Ontario judge reduces mandatory sentence for indigenous first-time DUI offender citing injustice
An Ontario judge has offered a lighter sentence to a young indigenous woman who was arrested for exceeding the legal blood alcohol level, citing racism, colonialism and the unjust Canadian impaired driving laws.
On July 16, Justice Paul Burstein made the decision that directly opposes how the Canadian government have handled impaired driving—which has mainly been about generating revenue from penalties while eliminating possible defences. However, during his ruling, Burstein noted that the $1,000 penalty fee—alongside other mandatory requirements—for first-time DUI offenders goes against the Canadian Charter of Rights and Freedoms which prohibits cruelty and injustice.
Burstein sentenced the defendant to a probatory period of two years and offered her a conditional release. This goes against Ontario laws which prohibits conditional release for drunk driving, especially since the Canadian government recently reformed Bill C-46—eliminatingconditional release for DUI convicts.
22-year-old Morgan Luke was charged for driving under the influence after her blood alcohol level was discovered to be three times above the legal limit, said the court ruling. Luke didn’t have her mother’s permission when she drove her mother’s car north of Oshawa. Intoxicated, she drove out of the parking area and fish-tailed from left to right, before climbing a curb and propelling the vehicle in the air by a few feet.
Luke continued to drive despite narrowly missing a light post, but her road rage ended after she was pulled over by the police and subjected to a breathalyzer test. Burstein said he could not convince himself to give her a criminal record considering her troubled family ancestry and addiction struggles, as noted in the Gladue report.
According to Burstein, forcing the stigmatization associated with criminal records for drunk driving on Luke—who is a first-time offender of Aboriginal heritage—would be highly unjust. He added that considering the widespread discrimination that native people face, imposing a criminal record on Luke for drunk driving would only create more problems—such as making employment and educational opportunities almost impossible to obtain in the future.
Doing that would hinder aconvicted Aboriginal from achieving stability and contributing positively towards the advancement of their native community. Also, Burstein added that should Luke be given a criminal record, it would stop her from working with youths and kids.
As part of his reasons from reducing the compulsory minimum sentence, Burstein referred to an investigation into the indigenous women who were either declared missing or were murdered. According to him, the investigation revealed the level of stigmatization suffered by indigenous women in Canada who are convicted of DUI charges.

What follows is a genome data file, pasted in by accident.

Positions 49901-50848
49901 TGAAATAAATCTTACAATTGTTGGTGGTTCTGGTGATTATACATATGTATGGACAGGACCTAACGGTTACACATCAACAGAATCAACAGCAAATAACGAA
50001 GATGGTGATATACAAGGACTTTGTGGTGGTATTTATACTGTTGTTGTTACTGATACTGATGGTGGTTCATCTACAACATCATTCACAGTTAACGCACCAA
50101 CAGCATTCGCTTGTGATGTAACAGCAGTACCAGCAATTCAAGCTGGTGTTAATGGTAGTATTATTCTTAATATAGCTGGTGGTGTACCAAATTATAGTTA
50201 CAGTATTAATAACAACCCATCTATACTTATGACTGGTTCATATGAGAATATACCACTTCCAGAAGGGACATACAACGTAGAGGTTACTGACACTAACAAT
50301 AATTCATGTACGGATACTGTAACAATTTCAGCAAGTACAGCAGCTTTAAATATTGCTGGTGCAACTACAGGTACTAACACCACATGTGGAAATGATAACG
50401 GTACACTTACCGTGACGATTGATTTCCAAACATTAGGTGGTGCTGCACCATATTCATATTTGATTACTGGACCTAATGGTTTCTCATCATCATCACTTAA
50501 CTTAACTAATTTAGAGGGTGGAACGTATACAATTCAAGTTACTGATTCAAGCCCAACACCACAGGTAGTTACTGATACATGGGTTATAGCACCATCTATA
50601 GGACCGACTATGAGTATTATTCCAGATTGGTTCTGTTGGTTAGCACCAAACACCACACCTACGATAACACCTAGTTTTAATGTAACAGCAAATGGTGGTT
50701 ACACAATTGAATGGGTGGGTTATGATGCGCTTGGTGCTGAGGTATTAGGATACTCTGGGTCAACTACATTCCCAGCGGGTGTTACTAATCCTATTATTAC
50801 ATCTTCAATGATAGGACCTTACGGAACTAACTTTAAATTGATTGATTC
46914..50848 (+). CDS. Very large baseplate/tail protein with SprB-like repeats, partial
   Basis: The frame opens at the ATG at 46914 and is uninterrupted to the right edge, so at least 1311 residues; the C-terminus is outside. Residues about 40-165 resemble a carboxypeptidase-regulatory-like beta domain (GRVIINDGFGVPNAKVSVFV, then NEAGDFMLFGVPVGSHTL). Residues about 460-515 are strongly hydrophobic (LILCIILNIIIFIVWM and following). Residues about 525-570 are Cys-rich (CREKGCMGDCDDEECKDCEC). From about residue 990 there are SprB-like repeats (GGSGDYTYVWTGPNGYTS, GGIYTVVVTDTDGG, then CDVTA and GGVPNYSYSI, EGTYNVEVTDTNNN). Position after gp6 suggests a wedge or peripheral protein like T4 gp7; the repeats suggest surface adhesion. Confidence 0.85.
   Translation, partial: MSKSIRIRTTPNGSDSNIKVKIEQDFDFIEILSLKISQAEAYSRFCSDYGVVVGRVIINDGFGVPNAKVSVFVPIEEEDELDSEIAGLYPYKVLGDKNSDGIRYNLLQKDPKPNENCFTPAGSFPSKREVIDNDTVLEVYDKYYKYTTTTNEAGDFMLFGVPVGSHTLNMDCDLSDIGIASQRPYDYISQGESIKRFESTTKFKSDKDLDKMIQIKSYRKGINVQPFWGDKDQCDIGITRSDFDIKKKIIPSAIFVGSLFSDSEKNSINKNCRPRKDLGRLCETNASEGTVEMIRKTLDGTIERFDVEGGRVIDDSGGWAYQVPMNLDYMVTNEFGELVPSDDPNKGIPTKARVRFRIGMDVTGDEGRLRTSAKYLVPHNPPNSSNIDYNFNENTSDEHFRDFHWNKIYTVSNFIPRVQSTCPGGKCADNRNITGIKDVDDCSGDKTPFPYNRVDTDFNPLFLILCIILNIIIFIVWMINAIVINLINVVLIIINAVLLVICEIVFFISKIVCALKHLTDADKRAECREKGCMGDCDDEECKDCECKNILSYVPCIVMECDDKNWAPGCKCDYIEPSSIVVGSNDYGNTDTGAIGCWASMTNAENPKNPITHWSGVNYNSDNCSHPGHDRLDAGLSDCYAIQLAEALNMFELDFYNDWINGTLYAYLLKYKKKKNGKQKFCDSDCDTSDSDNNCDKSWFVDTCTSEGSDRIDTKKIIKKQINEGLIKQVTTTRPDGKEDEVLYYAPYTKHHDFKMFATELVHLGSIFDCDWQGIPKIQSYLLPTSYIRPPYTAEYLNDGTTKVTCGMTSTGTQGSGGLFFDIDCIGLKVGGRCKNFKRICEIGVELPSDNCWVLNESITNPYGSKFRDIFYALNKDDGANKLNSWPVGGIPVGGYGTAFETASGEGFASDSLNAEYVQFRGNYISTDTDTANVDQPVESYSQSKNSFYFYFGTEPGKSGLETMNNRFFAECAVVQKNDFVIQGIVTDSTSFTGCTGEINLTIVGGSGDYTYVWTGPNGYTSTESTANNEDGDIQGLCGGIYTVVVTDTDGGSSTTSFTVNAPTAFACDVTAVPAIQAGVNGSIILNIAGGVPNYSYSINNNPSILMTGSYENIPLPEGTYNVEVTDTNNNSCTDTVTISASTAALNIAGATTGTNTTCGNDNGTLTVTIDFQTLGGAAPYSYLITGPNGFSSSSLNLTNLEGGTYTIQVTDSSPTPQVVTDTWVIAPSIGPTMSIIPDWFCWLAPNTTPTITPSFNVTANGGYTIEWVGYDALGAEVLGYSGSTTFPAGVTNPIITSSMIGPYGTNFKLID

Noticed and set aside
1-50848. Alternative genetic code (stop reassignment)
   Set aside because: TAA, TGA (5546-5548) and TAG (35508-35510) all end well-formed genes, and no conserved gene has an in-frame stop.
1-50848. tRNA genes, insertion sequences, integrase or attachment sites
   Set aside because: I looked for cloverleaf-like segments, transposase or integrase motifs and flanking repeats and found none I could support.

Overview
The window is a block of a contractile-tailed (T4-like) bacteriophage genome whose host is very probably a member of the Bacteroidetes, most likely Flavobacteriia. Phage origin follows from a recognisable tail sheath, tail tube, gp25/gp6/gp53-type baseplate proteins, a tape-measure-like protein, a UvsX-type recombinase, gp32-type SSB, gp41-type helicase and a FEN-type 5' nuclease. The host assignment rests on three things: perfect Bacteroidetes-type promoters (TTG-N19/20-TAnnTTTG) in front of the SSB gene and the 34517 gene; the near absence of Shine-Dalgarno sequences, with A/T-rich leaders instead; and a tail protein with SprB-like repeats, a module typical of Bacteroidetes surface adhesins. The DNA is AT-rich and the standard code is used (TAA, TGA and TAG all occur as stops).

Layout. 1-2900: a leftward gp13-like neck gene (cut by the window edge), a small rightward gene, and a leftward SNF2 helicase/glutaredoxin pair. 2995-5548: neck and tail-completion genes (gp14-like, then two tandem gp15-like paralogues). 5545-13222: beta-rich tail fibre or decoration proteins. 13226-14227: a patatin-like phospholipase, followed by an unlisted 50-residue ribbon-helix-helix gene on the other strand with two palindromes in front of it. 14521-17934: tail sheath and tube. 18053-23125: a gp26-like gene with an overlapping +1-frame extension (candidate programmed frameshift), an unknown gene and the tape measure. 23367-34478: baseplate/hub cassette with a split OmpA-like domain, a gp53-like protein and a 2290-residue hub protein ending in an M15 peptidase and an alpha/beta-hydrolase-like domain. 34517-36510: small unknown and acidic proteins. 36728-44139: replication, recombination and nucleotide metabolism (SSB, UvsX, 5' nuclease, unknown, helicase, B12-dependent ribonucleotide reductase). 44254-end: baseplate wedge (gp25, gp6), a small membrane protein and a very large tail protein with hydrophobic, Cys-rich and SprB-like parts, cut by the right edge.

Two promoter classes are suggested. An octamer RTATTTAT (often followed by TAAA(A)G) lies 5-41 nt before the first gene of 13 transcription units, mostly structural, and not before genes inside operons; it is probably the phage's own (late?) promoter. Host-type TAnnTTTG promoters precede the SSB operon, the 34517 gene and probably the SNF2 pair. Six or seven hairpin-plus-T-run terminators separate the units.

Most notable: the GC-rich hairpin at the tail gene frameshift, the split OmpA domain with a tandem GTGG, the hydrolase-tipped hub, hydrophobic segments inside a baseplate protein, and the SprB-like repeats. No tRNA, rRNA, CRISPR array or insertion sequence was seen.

Despite seeking treatment and staying drug and alcohol-free ever since she was arrested—even making plans to finish high school and become a youth worker—Luke’s case is still a tricky one.
During the period of Luke’s offense, the Criminal Code permitted some DUI cases but only if the guilty party enrols into an addiction rehabilitation program.However, provinces like B.C., Quebec and Ontario neveradopted that law due to worries that it was an escape route for “rich offenders”, said Greg Yost, an official of the Federal justice department.
While the argument on impaired driving penalties and indigenous people’s right rages on, a few states and urban communities in the U.S. are bidding farewell to Columbus Day and rather replacing it with the Indigenous Peoples Day celebration.
This move is intended to acknowledge the numerous contributions made by native people in America and not just remembering the long genocidal years instigated by the Italian explorer, Christopher Columbus.
The state of California is amongst those showing support for the indigenous community and therefore if you're a Native or other American facing a criminal charge on DUI and you're in California, it is important to get the legal assistance you need in order to protect your rights from being infringed. Hiring an experienced DUI defense attorney can help you make a strong case in court—increasing your chances of winning the case.
On June 18, California Governor Gavin Newson tendered a formal apology to the native Indians in California for years of persecution, genocide and other abominations, in what was an emotional gathering in West Sacramento.
In attendance were different indigenous tribal heads and Gov. Newsom further gave an executive order which sets up the Trust and Healing Council. This would help to determine the next line of action by not only understanding the history between California’s Native Americans and the state, but also the level of support and development that these native communities would require.
Christina Snider, Tribal Advisor to the Governor and Executive Secretary of the Native American Heritage Commission, will head the new committee.